Microsoft plans to launch Windows 11 on October 5, 2021. The new operating system might feel like a cosmetic-only update with minor feature improvements and controversial changes. Still, there are tons of enhancements and refinements "under-the-hood." Microsoft posted a video where Steve Dispensa, VP of Enterprise Management at Microsoft, details how Windows 11 improves performance on existing hardware compared to Windows 10.
According to Dispensa, Windows 11 has a refined CPU and memory resources management that allows a computer to prioritize foreground tasks even under heavy load. Dispensa showed how a PC with a 90% CPU load could open Office apps as snappy as under light loads.
Windows 11 also improves how your computer wakes up from the sleep mode (S3 power state, when a PC keeps memory powered on with other components power down). Once you power a PC back on, Windows 11 uses improved hardware calls and reduced power starvation at the software layer to optimize resume from sleep by 25%. In practice, that means your computer will restore work almost instantaneously, and it will be able to stay in sleep for longer without hibernating.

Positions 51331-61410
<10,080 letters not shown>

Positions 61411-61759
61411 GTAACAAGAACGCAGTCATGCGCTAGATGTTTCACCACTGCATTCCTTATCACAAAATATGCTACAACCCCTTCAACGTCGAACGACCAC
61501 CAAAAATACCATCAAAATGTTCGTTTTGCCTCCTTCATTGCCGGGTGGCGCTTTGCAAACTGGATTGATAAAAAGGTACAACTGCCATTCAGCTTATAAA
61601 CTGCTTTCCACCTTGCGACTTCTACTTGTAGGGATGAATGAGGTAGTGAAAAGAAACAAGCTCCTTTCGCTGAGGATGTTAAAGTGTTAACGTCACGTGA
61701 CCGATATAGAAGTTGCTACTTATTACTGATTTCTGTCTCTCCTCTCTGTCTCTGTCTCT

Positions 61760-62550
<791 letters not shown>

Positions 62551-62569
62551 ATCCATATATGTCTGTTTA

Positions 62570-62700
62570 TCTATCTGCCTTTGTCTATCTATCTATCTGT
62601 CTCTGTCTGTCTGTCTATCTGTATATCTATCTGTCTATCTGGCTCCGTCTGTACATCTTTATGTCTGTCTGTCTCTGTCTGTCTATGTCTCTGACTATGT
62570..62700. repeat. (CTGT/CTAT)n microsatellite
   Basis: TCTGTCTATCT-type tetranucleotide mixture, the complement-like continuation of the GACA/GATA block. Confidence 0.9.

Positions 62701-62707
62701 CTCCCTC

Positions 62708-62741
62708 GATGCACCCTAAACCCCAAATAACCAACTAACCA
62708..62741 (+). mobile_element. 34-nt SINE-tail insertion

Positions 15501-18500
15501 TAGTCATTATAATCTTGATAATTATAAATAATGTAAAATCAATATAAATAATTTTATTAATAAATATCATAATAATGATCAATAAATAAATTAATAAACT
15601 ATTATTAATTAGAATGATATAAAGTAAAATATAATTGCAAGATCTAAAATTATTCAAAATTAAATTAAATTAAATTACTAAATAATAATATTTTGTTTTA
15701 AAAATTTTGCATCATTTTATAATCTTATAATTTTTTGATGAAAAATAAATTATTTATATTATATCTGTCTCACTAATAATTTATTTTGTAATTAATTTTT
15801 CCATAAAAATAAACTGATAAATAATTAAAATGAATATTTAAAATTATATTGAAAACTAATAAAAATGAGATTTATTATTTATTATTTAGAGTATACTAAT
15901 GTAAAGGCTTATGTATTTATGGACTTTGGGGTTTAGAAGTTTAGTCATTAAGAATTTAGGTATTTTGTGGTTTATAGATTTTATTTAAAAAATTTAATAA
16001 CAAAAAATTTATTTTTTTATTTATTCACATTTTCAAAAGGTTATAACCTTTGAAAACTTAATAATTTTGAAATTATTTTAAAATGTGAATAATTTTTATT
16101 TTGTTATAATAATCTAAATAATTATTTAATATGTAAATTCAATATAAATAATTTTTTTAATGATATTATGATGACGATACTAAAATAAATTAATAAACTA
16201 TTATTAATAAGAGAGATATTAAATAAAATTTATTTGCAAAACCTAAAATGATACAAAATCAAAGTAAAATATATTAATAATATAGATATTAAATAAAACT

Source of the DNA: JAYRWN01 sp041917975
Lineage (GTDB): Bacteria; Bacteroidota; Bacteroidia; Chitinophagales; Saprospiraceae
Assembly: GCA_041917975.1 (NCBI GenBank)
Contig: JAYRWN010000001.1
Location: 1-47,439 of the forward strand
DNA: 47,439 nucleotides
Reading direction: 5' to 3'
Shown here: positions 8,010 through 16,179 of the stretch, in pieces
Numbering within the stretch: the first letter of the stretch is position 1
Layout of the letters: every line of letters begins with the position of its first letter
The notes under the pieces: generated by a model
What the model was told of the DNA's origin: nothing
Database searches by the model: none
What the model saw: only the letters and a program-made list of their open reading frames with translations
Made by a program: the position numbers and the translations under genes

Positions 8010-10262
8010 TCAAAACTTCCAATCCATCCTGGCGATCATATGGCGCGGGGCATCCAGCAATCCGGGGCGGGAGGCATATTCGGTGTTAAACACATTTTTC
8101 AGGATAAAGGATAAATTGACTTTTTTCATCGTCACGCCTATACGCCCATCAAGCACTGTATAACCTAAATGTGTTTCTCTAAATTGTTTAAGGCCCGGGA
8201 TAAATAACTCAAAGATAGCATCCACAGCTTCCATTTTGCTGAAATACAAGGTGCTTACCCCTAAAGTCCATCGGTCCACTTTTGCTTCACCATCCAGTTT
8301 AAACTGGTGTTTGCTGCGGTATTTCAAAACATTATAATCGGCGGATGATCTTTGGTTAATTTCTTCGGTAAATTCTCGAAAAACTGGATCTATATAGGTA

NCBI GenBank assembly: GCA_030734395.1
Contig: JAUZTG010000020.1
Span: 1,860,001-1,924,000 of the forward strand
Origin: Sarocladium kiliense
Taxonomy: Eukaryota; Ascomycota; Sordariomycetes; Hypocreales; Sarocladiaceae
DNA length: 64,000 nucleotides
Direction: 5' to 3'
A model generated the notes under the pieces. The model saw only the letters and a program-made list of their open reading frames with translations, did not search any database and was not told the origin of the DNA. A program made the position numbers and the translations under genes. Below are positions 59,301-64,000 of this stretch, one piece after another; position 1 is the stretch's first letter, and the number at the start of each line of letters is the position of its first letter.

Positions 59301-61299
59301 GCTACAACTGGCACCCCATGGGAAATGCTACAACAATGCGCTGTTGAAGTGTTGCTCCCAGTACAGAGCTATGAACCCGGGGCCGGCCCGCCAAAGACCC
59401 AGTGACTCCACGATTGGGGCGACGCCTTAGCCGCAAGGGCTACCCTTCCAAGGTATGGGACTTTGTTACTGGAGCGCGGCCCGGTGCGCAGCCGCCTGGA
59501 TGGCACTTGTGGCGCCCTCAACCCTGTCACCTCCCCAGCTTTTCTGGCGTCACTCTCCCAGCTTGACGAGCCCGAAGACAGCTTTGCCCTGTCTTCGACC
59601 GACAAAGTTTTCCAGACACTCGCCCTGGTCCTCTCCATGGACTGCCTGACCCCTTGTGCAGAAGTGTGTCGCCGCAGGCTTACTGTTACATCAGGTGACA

Code optimization in Windows 11 positively affects other aspects of your daily routine. Microsoft claims the new OS makes Windows Hello faster, up to 30% compared to Windows 10. Also, it reduces disk footprint with more help from compression technologies and replacing non-essential default apps with stubs. The latter means Windows 11 downloads an inbox app only on the first launch. In addition to saving you space on a drive, stubs reduce background and network activity. Unfortunately, that also means you cannot use inbox apps after setting up Windows 11 without an active Internet connection.
By and large, the exact performance uplifts will depend on your hardware/software combination. Still, all users with PCs that meet minimum hardware requirements to run Windows 11 should spot performance improvements after upgrading to the latest operating system. As a reminder, to upgrade from Windows 10 to Windows 11, you need a computer with Intel 8th gen or AMD Ryzen 2nd gen CPU, SecureBoot, UEFI, and TPM 2.0 support. Those wanting to run Windows 11 on unsupported hardware can clean-install the new operating system, but Microsoft says such users might not receive updates or support.
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